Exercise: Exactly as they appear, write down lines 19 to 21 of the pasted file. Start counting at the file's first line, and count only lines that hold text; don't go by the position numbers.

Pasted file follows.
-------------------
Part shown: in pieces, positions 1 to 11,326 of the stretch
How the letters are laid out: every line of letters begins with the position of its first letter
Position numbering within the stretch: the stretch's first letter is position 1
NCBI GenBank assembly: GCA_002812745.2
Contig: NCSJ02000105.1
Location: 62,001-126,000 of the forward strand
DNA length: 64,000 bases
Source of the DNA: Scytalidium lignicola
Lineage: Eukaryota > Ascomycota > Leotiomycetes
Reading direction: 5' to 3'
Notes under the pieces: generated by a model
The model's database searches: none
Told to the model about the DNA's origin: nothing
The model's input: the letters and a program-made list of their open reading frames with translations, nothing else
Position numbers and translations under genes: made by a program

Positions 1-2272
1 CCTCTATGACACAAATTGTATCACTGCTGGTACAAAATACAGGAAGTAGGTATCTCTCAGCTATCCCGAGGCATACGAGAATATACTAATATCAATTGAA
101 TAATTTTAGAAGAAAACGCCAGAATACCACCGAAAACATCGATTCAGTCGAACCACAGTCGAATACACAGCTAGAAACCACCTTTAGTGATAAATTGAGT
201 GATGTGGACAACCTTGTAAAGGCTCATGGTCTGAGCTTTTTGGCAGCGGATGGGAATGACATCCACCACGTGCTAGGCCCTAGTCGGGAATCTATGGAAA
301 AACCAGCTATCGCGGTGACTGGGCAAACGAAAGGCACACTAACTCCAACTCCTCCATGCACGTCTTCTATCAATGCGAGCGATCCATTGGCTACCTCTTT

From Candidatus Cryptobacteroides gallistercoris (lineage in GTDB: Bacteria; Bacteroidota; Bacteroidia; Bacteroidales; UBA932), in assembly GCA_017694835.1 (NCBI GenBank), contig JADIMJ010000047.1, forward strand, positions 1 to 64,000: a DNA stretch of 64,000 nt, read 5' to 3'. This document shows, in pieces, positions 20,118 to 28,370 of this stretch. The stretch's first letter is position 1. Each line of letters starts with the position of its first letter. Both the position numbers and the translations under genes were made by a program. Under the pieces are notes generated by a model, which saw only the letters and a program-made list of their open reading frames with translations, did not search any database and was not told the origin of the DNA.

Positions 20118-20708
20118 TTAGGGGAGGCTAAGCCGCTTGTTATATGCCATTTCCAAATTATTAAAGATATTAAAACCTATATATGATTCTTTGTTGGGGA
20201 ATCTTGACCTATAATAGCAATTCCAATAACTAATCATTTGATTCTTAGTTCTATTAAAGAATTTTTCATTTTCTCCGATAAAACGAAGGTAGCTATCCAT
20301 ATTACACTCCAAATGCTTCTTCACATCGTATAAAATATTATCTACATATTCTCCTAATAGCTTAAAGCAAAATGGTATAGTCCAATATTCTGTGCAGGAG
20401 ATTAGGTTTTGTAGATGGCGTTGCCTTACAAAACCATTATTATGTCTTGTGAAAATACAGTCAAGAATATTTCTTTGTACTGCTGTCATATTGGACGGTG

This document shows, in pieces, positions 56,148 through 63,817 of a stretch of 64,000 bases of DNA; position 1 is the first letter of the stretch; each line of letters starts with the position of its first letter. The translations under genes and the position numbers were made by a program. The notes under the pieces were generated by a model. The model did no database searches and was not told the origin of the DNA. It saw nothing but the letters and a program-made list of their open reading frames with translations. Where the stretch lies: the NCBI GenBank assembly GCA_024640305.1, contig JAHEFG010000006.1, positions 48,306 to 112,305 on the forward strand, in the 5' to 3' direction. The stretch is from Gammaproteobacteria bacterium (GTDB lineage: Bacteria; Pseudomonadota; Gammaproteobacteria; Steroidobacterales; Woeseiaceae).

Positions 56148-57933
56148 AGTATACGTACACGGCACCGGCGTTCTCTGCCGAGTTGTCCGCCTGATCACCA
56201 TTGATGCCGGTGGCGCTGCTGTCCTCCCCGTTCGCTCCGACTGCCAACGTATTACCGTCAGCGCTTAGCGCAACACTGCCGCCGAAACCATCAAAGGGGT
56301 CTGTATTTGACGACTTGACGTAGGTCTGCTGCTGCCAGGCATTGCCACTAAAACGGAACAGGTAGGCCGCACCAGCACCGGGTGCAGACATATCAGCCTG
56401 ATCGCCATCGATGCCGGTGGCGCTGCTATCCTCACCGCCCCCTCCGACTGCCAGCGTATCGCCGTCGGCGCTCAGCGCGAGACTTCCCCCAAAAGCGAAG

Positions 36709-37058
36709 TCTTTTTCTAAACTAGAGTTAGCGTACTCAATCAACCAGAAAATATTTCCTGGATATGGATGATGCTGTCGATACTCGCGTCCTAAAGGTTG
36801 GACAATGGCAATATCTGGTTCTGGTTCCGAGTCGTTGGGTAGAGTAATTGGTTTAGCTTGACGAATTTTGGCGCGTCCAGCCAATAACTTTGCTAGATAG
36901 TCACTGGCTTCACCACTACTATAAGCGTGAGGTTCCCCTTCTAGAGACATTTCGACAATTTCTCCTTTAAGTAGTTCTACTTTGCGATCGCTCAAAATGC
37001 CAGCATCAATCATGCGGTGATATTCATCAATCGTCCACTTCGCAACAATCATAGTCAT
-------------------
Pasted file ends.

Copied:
201 GATGTGGACAACCTTGTAAAGGCTCATGGTCTGAGCTTTTTGGCAGCGGATGGGAATGACATCCACCACGTGCTAGGCCCTAGTCGGGAATCTATGGAAA
301 AACCAGCTATCGCGGTGACTGGGCAAACGAAAGGCACACTAACTCCAACTCCTCCATGCACGTCTTCTATCAATGCGAGCGATCCATTGGCTACCTCTTT

From Candidatus Cryptobacteroides gallistercoris (lineage in GTDB: Bacteria; Bacteroidota; Bacteroidia; Bacteroidales; UBA932), in assembly GCA_017694835.1 (NCBI GenBank), contig JADIMJ010000047.1, forward strand, positions 1 to 64,000: a DNA stretch of 64,000 nt, read 5' to 3'. This document shows, in pieces, positions 20,118 to 28,370 of this stretch. The stretch's first letter is position 1. Each line of letters starts with the position of its first letter. Both the position numbers and the translations under genes were made by a program. Under the pieces are notes generated by a model, which saw only the letters and a program-made list of their open reading frames with translations, did not search any database and was not told the origin of the DNA.